In Stockholm, the successful author soon became the female centre of attention in the period’s liberal circles of male authors, and it was there she met her second husband, Johan Gabriel Carlén, whose help with copy-typing and proofreading is meticulously documented by literary history.
Emilie Flygare-Carlén was one of the best-paid professional authors in the Nordic countries. Her fee rose with every book – she wrote a total of twenty-five novels – and after her big breakthrough with Rosen på Tistelön (1842; Eng. tr. The Rose of Tistelön) she was referred to as “Sweden’s most read female author”. Along with Esaias Tegnér and Fredrika Bremer she represented Sweden abroad, and her novels were translated not only into Norwegian, Danish, French, German, and English, but also into Polish, Italian, Spanish, Hungarian, Dutch, and Russian.
Like the majority of her contemporary colleagues – men as well as women – Flygare-Carlén used the period’s translated novels as her literary models. Her talent as an author was of a receptive kind, and her conformity with the reigning literary conventions contributed to her success with her audience. Thus, in the development of her writing one can also follow the changes of taste on the literary Parnassus.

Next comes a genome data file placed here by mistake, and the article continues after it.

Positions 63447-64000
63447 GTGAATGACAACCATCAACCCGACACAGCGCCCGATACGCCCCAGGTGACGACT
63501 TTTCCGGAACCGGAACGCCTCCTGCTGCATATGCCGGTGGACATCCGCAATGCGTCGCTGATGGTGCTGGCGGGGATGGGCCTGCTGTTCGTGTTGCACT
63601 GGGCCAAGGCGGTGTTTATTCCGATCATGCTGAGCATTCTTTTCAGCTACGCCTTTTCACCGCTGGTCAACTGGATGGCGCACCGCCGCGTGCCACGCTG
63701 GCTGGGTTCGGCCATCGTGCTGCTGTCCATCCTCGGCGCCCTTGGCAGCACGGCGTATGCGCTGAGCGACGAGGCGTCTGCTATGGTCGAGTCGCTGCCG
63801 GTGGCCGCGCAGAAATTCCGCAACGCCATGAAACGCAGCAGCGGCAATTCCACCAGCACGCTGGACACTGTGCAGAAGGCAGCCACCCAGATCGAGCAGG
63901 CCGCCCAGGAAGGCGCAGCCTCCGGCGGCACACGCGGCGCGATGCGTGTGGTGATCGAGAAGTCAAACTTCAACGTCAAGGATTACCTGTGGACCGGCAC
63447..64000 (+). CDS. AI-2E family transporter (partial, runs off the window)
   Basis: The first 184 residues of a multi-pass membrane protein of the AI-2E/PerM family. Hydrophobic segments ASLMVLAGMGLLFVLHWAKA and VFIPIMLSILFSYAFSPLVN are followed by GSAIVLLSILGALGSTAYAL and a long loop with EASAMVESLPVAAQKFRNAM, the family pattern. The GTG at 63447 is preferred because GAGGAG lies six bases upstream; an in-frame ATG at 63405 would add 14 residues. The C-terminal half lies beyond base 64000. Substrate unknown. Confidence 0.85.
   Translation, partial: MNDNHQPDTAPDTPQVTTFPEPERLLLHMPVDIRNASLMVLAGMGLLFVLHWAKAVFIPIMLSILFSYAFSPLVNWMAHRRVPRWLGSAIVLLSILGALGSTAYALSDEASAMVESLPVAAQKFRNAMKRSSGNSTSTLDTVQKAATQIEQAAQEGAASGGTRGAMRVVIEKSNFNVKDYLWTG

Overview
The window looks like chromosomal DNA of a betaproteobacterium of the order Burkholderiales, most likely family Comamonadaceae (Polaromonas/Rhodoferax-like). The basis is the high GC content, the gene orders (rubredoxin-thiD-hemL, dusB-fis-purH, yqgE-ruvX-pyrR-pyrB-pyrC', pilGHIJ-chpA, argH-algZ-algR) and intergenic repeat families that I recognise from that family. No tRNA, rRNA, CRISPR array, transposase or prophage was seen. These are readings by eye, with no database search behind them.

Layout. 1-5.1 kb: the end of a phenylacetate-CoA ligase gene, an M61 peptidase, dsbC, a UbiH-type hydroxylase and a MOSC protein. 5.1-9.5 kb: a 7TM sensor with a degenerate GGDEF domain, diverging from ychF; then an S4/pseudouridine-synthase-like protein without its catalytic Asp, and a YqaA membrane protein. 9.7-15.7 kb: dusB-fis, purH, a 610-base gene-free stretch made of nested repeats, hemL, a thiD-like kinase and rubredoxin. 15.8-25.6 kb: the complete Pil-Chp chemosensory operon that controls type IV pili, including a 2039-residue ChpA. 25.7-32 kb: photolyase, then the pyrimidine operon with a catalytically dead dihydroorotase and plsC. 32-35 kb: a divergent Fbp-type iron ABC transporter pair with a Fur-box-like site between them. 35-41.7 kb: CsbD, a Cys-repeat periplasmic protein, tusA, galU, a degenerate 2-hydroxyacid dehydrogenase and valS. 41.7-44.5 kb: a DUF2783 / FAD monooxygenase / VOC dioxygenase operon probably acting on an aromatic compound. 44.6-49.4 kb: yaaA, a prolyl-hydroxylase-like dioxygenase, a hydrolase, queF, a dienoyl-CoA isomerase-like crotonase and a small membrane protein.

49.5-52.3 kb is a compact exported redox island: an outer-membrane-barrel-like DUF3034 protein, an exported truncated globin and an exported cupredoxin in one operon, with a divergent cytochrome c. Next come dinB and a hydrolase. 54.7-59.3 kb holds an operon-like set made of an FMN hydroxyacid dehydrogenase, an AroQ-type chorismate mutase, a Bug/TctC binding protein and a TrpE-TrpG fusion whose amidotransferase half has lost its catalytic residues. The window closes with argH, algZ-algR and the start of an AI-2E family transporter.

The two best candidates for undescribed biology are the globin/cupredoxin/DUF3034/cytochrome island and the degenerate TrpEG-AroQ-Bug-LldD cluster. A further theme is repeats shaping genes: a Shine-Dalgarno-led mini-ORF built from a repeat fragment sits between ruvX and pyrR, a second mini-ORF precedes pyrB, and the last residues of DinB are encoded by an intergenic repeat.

The first part of her writing career, which was crowned with Rosen på Tistelön, did not take shape without an anxious, sidelong glance at the period’s critical reactions to the immoral influence of the French and the German novel in general, and to Knorring’s infectious novelistic eroticism in particular. The critics recommended the English novel, particularly Walter Scott, as an antidote. Although Flygare-Carlén was not slow to follow the instructions, in secret she also read the reputedly ‘depraved’ George Sand, and this would manifest itself in her later works.